How to Test Web Applications
Testing Web applications is very different to testing Windows based applications and this document aims to identify key areas of testing, error reporting and common issues in this area.
It is also designed to cut down on time required to gather required information so that more time can be spent fixing issues.
This is not designed to be a definitive guide, but more of a starting point for web testing.
How to Setup for Testing
IE Developer Toolbar
It docks to the bottom of the window, once activated from the tools option.
Also ensure that under Tools->Options->Advanced that “Disable script debugging” is unchecked
Note: IE8 has its own debugger built in, and therefore this toolbar does not need installing but ensure the “disable script debugging” is unchecked. If trying to track down a problem, which is not displaying or showing in the normal browser, click “Start Debugging” in the Debugger after choosing it from the menu or pressing F12.
Firebug is an addon to Firefox and is extremely useful in debugging Web Applications.
Once installed, firebug adds a panel to the bottom of the browser, which can be activated by clicking the firebug icon in the bottom right. It can also be removed to a floating window.
Like IE8, this is built into the browser. Choose Preferences, Advanced, then select the “Show Develop menu” option. This then adds similar options to Chrome (see below) and also opens in a floating window.
Chrome has a built in debugging console, so I simply recommend that you open this prior to testing.
Things to Test
As well as standard test plans; there are other points that should be specifically tested:
SQL injection is a trick to inject SQL queries/commands as an input via web pages. Many web pages take parameters from web users and make SQL queries to the database. Take for instance when a user logs in: the web page uses an SQL query to the database to check if a user has valid name and password. With SQL Injection, it is possible for us to send a crafted user name and/or password field that will change the SQL query and thus grant us access to other data.
All form fields that communicate with a database (e.g. Login Form, Add User, Save Settings) are potentially vulnerable.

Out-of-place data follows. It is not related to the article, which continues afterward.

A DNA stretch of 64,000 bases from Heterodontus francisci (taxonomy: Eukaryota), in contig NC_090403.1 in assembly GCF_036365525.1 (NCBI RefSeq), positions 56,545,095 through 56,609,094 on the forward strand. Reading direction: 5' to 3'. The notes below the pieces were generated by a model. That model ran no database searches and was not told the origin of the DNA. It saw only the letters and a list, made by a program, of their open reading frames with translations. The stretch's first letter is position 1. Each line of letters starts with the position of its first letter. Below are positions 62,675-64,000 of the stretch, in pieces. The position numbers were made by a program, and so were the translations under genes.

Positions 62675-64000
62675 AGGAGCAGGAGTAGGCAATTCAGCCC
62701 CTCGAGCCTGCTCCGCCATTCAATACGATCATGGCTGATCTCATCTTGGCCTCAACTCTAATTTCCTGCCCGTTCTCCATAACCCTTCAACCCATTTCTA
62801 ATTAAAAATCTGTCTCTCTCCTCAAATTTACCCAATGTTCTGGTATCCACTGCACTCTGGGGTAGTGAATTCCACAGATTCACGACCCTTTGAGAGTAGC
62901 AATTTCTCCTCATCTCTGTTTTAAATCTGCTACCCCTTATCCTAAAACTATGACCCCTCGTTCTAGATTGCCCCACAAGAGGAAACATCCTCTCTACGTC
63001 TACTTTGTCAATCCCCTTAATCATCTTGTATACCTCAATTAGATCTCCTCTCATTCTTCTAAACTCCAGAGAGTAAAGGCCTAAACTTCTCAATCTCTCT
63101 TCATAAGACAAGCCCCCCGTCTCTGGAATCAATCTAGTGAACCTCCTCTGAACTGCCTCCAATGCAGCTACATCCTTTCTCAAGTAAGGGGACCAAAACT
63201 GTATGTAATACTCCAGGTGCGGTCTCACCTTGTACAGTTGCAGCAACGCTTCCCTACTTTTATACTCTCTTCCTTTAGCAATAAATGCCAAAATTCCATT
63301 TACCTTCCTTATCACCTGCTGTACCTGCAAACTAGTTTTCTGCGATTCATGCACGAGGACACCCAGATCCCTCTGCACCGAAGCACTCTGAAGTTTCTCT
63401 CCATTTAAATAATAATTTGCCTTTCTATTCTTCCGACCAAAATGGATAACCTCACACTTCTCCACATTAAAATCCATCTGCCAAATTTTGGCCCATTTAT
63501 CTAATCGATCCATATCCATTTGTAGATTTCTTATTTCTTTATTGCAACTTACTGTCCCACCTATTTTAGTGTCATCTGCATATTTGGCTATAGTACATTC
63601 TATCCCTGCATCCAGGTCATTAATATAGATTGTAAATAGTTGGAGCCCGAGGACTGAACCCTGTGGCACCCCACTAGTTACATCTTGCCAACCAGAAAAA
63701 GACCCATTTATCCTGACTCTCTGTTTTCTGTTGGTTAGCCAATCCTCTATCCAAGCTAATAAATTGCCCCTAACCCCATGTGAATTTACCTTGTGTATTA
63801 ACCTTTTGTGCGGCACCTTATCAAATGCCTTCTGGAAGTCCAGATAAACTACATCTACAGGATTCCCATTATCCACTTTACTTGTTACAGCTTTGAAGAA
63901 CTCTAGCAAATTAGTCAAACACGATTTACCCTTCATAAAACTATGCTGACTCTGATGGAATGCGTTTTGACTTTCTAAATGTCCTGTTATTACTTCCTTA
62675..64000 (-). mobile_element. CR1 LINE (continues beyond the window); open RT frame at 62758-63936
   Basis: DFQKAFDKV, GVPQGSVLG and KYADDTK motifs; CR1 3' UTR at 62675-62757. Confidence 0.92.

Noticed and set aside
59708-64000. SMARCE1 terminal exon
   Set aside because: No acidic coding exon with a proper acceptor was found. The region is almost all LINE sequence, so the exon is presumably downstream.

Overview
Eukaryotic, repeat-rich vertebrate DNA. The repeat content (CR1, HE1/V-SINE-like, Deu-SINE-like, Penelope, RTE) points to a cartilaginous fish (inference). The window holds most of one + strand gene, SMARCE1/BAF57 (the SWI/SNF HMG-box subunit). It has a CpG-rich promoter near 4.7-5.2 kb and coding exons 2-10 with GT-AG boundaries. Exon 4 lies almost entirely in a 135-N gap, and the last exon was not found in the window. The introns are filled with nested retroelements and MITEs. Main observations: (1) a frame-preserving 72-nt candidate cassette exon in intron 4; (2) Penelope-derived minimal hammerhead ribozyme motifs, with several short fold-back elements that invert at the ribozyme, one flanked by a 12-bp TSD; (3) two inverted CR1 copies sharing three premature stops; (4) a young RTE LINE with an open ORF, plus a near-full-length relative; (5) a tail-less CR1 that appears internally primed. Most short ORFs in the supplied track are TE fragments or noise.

For more details and for how to test please see:
Spurious and Foreign Characters
Some characters can cause websites problems – These include, but are not limited to commas, quotes, double quotes, ampersands and brackets.
This is because these characters are used within the coding language itself to terminate strings and function names etc.
The code then does not know what to do with these additional characters and throws an error. These errors can be a simple display issue, or the whole application can crash.
These items need to be tested within areas that then display within the web application. For example, username, configuration options and titles are ideal locations to try and enter these characters to see if the field handles them correctly.
Foreign characters can often be changed into their relevant HTML codes that can start with ampersand or hash causing the same issues as above.
Obvious, but needs checking as there are still spelling mistakes in many Web Applications.
Common Issues between browsers
As well as the issues identified above, there are often differences between the ways that browsers display the same information:
Spacing + Rendering
Often Internet Explorer will decide to display padding and margins on HTML elements differently to other browsers. Therefore, it is important that all web applications look similar and correct in different browsers. This does not have to be exactly the same, but must look correct in isolation.
Languages and Character Display
Different browsers should display character sets the same but there can also be some differences in rendering of characters.
More people visited the World Wide Web Consortium (W3C) website using Firefox or Chrome than Internet Explorer in Oct 2010. This shows that this is a very important area to look at.
Client Side vs. Server Side Errors
There are 2 different types of errors you will encounter when testing web applications:
Server Side Errors
These errors will normally stop the application from working all together and you will receive an error message on the screen. This could be something like an error connecting to the database or an error in the code itself.
In many Web Applications, when a Server side error occurs, they display a friendly message to the users instead of the actual error message, although the full error message is sometimes also accessible.
Client Side Errors
These errors normally do not stop the whole application from working and the error will normally not appear within the actual webpage.
These errors may cause functionality errors, e.g. tabs not closing or buttons not working.
Client side errors are trapped in the debugging tools relevant for each browser detailed in this document.
How to report a problem to a Developer
The first and most important things to note when reporting are the exact steps taken to reproduce the issue – including relevant details. E.g., The username you are entering or the name of the user you added when the problem occurred or other data you have entered into a form.
Also, important to note is the Browser Type (e.g. Internet Explorer, Firefox), the browser version (available from Help->About) and the Operating System as there are often subtle differences between using the same browser but on different Operating Systems.
If an actual error occurs, then we need the error message too:
For a client side error, you can copy the error from one of the debugging tools listed at the top of this document.
For server side errors, we need the full details sent back from the server – if available.